Most of your clients may never be asked to serve as a trustee by a friend, relative or business acquaintance. If and when that does happen, however, it's important that they understand the responsibilities they would face and then decide if they are capable of handling the job.
Any involvement with trusts by someone who is not an attorney, a CPA or otherwise professionally trained in this area often starts entirely innocently. A family member, friend or business acquaintance usually approaches the person based on the strong trust they have in his or her reliability, honesty and character. Such a request is flattering and people usually accept. But it's not a decision that should be made lightly.
Trusts involve complex legal issues with substantial risks and uncertainties for a trustee. Most often, there is little or no compensation, and there can be considerable financial risk unless the trustee fully understands the relevant issues. What seems at first an honor may become over time a serious burden involving long-term personal risks and obligations.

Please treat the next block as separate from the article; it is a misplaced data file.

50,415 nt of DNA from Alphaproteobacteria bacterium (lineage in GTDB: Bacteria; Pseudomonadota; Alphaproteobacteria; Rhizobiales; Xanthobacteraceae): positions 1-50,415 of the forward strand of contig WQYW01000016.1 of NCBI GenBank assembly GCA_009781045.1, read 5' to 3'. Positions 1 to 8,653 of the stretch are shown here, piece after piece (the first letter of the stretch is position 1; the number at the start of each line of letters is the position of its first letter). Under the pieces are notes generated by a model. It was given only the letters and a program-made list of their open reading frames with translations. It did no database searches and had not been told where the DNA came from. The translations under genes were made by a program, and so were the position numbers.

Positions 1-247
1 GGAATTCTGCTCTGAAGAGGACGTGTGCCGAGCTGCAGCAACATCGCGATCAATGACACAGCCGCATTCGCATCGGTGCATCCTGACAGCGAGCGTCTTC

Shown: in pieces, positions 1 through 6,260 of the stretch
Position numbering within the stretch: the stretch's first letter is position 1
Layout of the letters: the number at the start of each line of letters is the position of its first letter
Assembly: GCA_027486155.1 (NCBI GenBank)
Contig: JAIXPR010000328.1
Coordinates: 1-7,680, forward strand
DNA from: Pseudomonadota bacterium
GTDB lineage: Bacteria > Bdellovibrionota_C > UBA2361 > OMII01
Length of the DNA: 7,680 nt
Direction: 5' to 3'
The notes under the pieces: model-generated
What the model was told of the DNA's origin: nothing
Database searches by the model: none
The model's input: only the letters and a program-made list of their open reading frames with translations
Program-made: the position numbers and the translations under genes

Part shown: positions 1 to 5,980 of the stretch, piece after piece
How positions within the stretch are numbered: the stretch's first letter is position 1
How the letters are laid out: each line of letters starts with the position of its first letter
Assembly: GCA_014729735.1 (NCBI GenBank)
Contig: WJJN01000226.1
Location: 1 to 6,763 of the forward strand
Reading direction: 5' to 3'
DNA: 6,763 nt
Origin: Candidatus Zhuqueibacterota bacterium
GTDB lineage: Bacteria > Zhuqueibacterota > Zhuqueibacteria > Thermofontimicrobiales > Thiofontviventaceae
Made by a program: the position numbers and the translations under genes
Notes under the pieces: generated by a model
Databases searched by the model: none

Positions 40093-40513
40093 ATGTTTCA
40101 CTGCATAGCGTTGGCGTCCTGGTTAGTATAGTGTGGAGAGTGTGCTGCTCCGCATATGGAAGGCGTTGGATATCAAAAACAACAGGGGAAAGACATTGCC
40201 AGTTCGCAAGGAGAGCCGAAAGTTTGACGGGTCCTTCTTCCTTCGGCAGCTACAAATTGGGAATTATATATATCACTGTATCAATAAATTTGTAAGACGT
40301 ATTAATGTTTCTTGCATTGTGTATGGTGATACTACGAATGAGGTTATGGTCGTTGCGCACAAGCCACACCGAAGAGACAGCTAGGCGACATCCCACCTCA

Covering The Basics
The person establishing a trust is known as the settlor or donor. A strong argument can be made that the donor is best served by choosing a professional trustee with appropriate training, licenses and insurance. Nonprofessional trustees are generally chosen on the basis of personal relationships and often lack the knowledge and experience of professional trustees. A nonprofessional trustee should, at a minimum, consult with an attorney or another professional familiar with trust law before accepting the position.